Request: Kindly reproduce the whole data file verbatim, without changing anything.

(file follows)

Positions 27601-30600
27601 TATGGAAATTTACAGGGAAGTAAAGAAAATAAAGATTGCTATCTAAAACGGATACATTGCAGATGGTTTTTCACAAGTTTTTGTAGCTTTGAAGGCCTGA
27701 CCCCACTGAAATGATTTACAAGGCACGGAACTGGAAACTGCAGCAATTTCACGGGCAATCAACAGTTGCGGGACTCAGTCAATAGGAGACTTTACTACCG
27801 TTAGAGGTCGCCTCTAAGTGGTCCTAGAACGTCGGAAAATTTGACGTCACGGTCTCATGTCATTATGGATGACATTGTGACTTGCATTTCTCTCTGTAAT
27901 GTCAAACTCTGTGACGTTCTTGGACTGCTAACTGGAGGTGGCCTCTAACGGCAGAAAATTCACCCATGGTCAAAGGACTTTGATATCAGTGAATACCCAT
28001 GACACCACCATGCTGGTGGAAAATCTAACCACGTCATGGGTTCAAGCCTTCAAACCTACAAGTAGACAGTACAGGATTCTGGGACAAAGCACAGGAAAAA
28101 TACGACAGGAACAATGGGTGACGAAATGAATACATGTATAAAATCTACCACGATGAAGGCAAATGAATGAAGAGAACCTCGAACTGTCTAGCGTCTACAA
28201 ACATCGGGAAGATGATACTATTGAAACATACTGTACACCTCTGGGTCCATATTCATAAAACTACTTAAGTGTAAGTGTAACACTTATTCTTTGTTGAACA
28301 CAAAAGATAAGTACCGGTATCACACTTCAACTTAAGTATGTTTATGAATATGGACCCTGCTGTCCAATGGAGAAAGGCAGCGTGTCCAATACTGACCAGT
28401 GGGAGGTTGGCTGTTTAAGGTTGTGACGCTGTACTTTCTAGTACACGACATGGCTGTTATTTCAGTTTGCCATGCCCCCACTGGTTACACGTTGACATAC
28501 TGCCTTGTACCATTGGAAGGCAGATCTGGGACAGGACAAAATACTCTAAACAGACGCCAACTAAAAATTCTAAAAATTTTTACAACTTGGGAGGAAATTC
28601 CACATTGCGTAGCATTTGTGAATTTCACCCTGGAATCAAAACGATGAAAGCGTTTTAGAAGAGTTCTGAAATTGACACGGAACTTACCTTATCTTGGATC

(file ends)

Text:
Positions 27601-30600
27601 TATGGAAATTTACAGGGAAGTAAAGAAAATAAAGATTGCTATCTAAAACGGATACATTGCAGATGGTTTTTCACAAGTTTTTGTAGCTTTGAAGGCCTGA
27701 CCCCACTGAAATGATTTACAAGGCACGGAACTGGAAACTGCAGCAATTTCACGGGCAATCAACAGTTGCGGGACTCAGTCAATAGGAGACTTTACTACCG
27801 TTAGAGGTCGCCTCTAAGTGGTCCTAGAACGTCGGAAAATTTGACGTCACGGTCTCATGTCATTATGGATGACATTGTGACTTGCATTTCTCTCTGTAAT
27901 GTCAAACTCTGTGACGTTCTTGGACTGCTAACTGGAGGTGGCCTCTAACGGCAGAAAATTCACCCATGGTCAAAGGACTTTGATATCAGTGAATACCCAT
28001 GACACCACCATGCTGGTGGAAAATCTAACCACGTCATGGGTTCAAGCCTTCAAACCTACAAGTAGACAGTACAGGATTCTGGGACAAAGCACAGGAAAAA
28101 TACGACAGGAACAATGGGTGACGAAATGAATACATGTATAAAATCTACCACGATGAAGGCAAATGAATGAAGAGAACCTCGAACTGTCTAGCGTCTACAA
28201 ACATCGGGAAGATGATACTATTGAAACATACTGTACACCTCTGGGTCCATATTCATAAAACTACTTAAGTGTAAGTGTAACACTTATTCTTTGTTGAACA
28301 CAAAAGATAAGTACCGGTATCACACTTCAACTTAAGTATGTTTATGAATATGGACCCTGCTGTCCAATGGAGAAAGGCAGCGTGTCCAATACTGACCAGT
28401 GGGAGGTTGGCTGTTTAAGGTTGTGACGCTGTACTTTCTAGTACACGACATGGCTGTTATTTCAGTTTGCCATGCCCCCACTGGTTACACGTTGACATAC
28501 TGCCTTGTACCATTGGAAGGCAGATCTGGGACAGGACAAAATACTCTAAACAGACGCCAACTAAAAATTCTAAAAATTTTTACAACTTGGGAGGAAATTC
28601 CACATTGCGTAGCATTTGTGAATTTCACCCTGGAATCAAAACGATGAAAGCGTTTTAGAAGAGTTCTGAAATTGACACGGAACTTACCTTATCTTGGATC